THE FIRST OUTBOUND REMOTE VIEWING EXPERIMENT
- FEBRUARY 22, 1972 -
As the month of February began drawing to an end, I was beginning to lose patience with the ASPR and the workload there.
With all of the different experiments involved, I was now doing very many repetitive trials for different experiments -- especially regarding the "flicker-fusion" experiments of Dr. Carole Silfen, and the ESPateacher machine designed by Jim Merriweather.
I didn't do very well a lot of the time. The targets followed the concept of the conventional ESP cards (Zener cards) -- i.e., the targets were usually symbols. But now the symbols were converted into mechanized light projection targets and the choice was wide as to what could be used as a target.
But everyone was satisfied that we were learning something because, as they said, I had the "staying power" to work for long hours at repetitive trials.
For example, patterns began emerging as to which colors and shapes were easier to "see" (red and other warm colors). Angular shapes were often very easy to identify -- circular shapes were usually very difficult.
We also found out there were good and bad days regarding the "seeing" and the results. On some days my "seeing" was a wreck. On others it seemed near perfect.
Why? I didn't have a clue about why until about seven years later -- and which I'll discuss in a later chapter.
I was very dismayed regarding two factors, though.
For one thing, since July 1971 I had put on nearly thirty-five pounds, mostly around my middle and my face. Where I had been slender before, I was now suddenly getting FAT, and this made a problem of fitting into clothes.
The very many parties and dinners I was invited to probably had something to do with this. But I felt that there were obvious and hidden stresses in doing this kind of work -- of having to try to succeed, and of fearing failure.
But second, except for the long-distance few of the experiments were very challenging any longer. Even if I had staying power, I was very much aware that boredom and psi perceiving don't go together too well -- and that many past parapsychology experiments had dwindled into extinction because of this.
I voiced this boredom, my fear of failing because of boredom, to Dr. Schmeidler, Dr. Osis, in fact to almost everyone.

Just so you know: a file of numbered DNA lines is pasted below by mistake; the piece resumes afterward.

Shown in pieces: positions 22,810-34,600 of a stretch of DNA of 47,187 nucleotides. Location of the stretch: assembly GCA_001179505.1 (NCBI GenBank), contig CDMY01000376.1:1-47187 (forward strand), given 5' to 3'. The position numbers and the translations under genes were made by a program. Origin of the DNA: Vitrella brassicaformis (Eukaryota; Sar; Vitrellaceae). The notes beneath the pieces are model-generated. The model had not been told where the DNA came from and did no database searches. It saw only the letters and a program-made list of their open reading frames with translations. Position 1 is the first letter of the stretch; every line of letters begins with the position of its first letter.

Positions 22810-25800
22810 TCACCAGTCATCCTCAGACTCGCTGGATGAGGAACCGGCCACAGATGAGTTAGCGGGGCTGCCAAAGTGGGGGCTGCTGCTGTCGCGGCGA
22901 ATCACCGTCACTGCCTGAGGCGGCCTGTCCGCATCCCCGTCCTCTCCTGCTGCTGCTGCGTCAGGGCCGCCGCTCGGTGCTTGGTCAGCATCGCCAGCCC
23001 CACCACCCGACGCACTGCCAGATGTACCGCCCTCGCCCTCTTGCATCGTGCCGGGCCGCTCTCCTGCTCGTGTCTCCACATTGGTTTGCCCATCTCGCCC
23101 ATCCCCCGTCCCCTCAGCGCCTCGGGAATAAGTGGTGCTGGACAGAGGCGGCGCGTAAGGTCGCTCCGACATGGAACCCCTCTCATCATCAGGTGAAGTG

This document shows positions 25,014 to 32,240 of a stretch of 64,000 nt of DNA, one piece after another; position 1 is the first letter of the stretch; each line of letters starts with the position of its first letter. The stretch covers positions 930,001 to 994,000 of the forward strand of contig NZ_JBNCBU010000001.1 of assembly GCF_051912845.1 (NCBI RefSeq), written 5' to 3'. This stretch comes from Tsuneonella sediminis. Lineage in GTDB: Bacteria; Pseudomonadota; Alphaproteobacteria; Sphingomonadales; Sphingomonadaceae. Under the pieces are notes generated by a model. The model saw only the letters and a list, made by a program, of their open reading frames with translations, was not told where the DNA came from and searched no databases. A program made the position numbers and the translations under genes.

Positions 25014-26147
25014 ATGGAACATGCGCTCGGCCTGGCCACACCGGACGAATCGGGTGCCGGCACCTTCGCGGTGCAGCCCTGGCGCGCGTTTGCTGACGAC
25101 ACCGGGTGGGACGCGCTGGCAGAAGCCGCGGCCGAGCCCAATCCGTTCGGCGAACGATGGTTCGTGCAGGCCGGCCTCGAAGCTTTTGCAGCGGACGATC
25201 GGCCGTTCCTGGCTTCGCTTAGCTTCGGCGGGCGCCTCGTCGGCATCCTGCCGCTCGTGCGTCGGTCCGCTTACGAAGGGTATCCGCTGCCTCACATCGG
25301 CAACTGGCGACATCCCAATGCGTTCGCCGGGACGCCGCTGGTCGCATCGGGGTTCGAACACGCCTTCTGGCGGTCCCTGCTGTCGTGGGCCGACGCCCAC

Buell Mullen Central, and even Zelda, noted that parapsychology was known for creating boring experiments that had nothing to do with real life.
I felt that if our species possessed psi faculties, they must have been "designed" for real life functioning, not for repetitive testing on artificial targets.
I don't remember who it was that first got the idea of the "beacon" experiments. It wasn't me, and I seem to remember that the idea came from Janet, Vera Feldman and perhaps Jim Merriweather.
In any event, here was the experiment which was to become famous, not because of anything done about it at the ASPR, but in the future hands of Dr. Hal Puthoff and Russell Targ at Stanford Research Institute.
It was an experiment which could easily be replicated, as it was later done by other research groups.
It was also the type of experiment which first introduced the term "remote viewing" in everyday parlance.
The design of the experiment was simple enough.
The experimenters would go to some place a little away from the experiment room. They would act as "beacons" for the subject left sitting in the experiment room at the ASPR. The subject would try to see not the beacon, but the surrounding location they were at.
The subject would verbalize, make notes (or drawings) regarding what was "seen." When the experimenters returned, their notes and other information about where they were would be compared with the subject's notes.
Now, ever since I had begun working at the ASPR, I had of course tried on my own to enhance my aptitudes. I was familiar with shops in Greenwich Village, and which had display windows.
One type of practice I had designed was as follows.
When walking down the street I would try to visualize what was being displayed in the windows before I got to them.
Sometimes the reward was very great, sometime not so much so.
But it was good practice. Anyone can try it -- provided they continue to do it over time and not get disappointed by their first failure. This was a type of "remote viewing" practice experiments.
In any event, the new outbound experiment at the ASPR was a new challenge, and an interesting one.
There was some concern as to whether the ASPR could afford this type of experiment, because it wasn't in the OOB series.